Trio’s take on midlife is no laughing matter
‘Of a certain age’’ is a phrase generally attached to a woman, a delicate way of dodging specifics to imply she is middle-aged but well-preserved. “Certain,’’ of course, signifies “uncertain.’’ But when we refer to the age of older men, we are invited to be quite specific, even permitted to use digits. Men aren’t so obviously stamped with cultural freshness dates, after which they’re expendable.
By using “of a certain age’’ to refer to men, the promising new TNT series “Men of a Certain Age’’ defuses the phrase’s sexist history. The show, which premieres tonight at 10 after “The Closer,’’ is built on the truth that men, too, reach a vague point in midlife when their dreams and “marketability’’ fade while their humanity flourishes. Starring Ray Romano, Andre Braugher, and Scott Bakula, the show reframes “of a certain age’’ to mean a universal state of mind - a psychological zone of aging - rather than a somewhat cold euphemism for “too old.’’
“Men of a Certain Age’’ is written and executive produced by Romano and Mike Royce from “Everybody Loves Raymond,’’ so you are forgiven if you’re expecting their show to be a more punch line-driven, brashly male take on “Sex and the City.’’ While it includes some predictable guy banter, especially in tonight’s uneven pilot, “Men of a Certain Age’’ is a probing, occasionally bleak drama that evokes indie director John Cassavetes more than “Sex and the City’’ creator Darren Star. The writers and actors steadfastly avoid TV-bred coziness, as they push further into the difficult trade-offs that make getting older so liberating and so demoralizing. The actors are especially willing to forgo leading-man vanity in favor of emotional vulnerability, with Braugher and Romano looking particularly wasted at times.
Indeed, Romano goes far out on a limb to appear naturalistic, and it works. He is so identified with his character on “Everybody Loves Raymond,’’ it’s almost disconcerting to watch him play drama with such commitment, rarely breaking out of his melancholy to smile. I kept waiting for him to finish scenes with a wink or a cute hangdog look, and they never arrived. In the second episode, his character, Joe, is so pent-up that his playful punches at an inflatable Incredible Hulk toy turn into a rage-filled attack. It’s the kind of scene I never expected Romano to pull off successfully, the kind most TV comics - think Jerry Seinfeld - wouldn’t dare try. Romano also plays Joe’s gambling addiction with effective restraint.
Joe owns a party goods store, but his early dream of becoming a professional golfer still haunts him. Recently separated, largely due to his gambling issues, Joe is also haunted by his longing for his wife. You can see all the baggage on his shoulders, as he drags himself out of his hotel bed and stares at himself blankly in the bathroom mirror. That may sound like just more clichéd masculine midlife angst, another baby boomer thinking he’s the first person ever to face mortality; but Romano manages to make it feel honest and fresh.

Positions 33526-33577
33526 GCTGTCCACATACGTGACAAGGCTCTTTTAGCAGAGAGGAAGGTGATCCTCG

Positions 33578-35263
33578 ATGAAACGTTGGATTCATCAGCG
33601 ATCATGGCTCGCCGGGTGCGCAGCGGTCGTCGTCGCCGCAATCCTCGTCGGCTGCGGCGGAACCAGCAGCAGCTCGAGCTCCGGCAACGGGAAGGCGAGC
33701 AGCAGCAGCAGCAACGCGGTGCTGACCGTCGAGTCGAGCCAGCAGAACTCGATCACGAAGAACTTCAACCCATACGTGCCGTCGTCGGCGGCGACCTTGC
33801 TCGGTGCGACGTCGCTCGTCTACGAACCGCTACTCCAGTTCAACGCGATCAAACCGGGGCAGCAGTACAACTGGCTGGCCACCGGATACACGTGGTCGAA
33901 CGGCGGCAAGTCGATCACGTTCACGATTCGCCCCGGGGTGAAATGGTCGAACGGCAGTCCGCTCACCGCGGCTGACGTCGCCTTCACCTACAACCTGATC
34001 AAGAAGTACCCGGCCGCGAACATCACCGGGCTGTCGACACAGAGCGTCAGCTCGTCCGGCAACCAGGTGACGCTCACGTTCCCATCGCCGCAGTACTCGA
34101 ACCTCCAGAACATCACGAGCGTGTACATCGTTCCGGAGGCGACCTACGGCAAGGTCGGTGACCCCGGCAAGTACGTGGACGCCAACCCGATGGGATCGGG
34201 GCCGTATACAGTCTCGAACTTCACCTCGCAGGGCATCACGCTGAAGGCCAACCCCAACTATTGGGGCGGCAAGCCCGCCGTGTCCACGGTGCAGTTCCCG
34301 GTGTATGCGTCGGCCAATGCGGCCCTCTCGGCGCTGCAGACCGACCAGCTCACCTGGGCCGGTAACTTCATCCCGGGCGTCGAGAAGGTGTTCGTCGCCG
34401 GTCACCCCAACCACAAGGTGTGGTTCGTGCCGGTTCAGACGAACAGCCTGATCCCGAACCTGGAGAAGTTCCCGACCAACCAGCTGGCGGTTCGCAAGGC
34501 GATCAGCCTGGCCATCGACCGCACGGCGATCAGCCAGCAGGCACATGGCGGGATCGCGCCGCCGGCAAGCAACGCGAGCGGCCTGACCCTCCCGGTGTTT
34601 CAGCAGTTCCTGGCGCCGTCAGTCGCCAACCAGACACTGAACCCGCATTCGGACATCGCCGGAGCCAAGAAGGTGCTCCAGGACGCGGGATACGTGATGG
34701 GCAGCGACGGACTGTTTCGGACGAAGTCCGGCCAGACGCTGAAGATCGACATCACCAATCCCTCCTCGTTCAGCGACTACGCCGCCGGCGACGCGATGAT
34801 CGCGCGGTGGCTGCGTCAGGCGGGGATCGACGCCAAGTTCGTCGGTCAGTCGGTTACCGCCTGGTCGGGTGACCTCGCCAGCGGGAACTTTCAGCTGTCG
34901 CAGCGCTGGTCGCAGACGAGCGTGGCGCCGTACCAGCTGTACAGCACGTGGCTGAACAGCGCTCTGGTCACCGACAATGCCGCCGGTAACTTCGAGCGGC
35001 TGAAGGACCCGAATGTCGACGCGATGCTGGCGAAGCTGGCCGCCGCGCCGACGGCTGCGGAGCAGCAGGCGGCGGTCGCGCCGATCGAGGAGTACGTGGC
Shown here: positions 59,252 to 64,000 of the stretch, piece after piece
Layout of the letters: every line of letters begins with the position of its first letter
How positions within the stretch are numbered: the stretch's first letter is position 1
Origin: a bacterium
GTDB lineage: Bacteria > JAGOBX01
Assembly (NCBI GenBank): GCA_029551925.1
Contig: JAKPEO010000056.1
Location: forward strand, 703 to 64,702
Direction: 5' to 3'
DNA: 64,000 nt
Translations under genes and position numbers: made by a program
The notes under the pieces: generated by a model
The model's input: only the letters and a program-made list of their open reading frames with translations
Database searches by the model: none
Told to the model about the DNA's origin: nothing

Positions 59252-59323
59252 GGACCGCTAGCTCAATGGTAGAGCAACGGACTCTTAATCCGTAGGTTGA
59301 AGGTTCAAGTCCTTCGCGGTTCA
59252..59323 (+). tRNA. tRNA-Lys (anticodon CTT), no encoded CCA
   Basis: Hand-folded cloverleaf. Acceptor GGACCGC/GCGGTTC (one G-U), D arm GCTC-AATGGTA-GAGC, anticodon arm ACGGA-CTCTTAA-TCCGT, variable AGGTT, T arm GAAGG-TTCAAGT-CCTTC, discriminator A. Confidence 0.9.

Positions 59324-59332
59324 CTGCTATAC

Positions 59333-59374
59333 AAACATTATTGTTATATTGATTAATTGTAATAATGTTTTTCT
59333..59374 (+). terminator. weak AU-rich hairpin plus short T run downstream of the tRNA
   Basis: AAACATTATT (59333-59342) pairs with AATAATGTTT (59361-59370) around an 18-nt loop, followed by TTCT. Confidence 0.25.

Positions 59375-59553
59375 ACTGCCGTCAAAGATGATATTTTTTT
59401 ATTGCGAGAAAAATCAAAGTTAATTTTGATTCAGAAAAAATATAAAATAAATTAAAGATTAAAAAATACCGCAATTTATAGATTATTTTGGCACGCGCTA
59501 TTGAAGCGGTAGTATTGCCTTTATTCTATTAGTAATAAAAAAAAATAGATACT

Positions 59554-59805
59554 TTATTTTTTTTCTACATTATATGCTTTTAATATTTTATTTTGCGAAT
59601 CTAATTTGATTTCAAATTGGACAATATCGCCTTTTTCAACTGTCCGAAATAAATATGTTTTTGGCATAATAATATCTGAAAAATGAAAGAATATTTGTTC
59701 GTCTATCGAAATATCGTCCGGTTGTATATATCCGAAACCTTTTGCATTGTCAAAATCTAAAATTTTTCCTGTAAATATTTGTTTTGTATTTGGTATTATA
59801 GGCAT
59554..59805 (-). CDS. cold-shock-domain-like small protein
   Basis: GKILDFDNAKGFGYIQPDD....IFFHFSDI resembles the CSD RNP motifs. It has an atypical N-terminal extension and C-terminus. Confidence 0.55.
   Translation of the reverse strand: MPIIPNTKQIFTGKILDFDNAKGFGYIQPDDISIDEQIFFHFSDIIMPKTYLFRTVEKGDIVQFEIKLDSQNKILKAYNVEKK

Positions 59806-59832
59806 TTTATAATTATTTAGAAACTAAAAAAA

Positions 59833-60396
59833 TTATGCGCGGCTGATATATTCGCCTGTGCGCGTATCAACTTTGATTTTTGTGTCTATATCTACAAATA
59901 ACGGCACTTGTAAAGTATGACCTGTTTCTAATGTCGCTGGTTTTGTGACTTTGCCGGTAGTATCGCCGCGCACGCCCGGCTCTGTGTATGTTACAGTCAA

Joe’s most conflict-free time is spent with his two college buddies, Owen (Braugher) and Terry (Bakula). Owen is happily married, but deeply dissatisfied with his job as a car salesman. For one thing, his father owns the dealership where he works, and he’s locked in a doomed struggle to earn his father’s approval. And then he hates being in the position of wringing out money from customers who are in financial straits. Braugher does a nice job of making the embattled Owen sympathetic - he’s softer than he was in “Homicide,’’ softer even than he was as the compassionate psychiatrist on “House.’’
Terry is the Peter Pan - every midlife story has one - who is involved with a 20-something barista. He’s the most stereotypically LA character in this LA-set show. He’s a happy-go-lucky yoga teacher and unsuccessful actor who may be heading toward a “how did I get here’’ crisis regarding his unmoored lifestyle. The anxiety is leaking through his calm, as he impulsively goes ballistic on sloppy drivers. Bakula fits the role perfectly, though initially, Terry is the most undeveloped character of the three.
Actually, there is a fourth central character: the camera. “Men of a Certain Age’’ is filmed with a hand-held camera that, as in “Friday Night Lights,’’ finds the emotional action in the scene. The choreography and pacing are loose, so the camera can explore. The atmosphere in tonight’s episode is awkward, as the untethered filming style saps much of the hour’s energy and undermines the humorous flourishes. Clearly, the creative team did not find the right chemistry until the second episode. But “Men of a Certain Age’’ does settle into a groove, and it’s a good one.
Matthew Gilbert can be reached at firstname.lastname@example.org.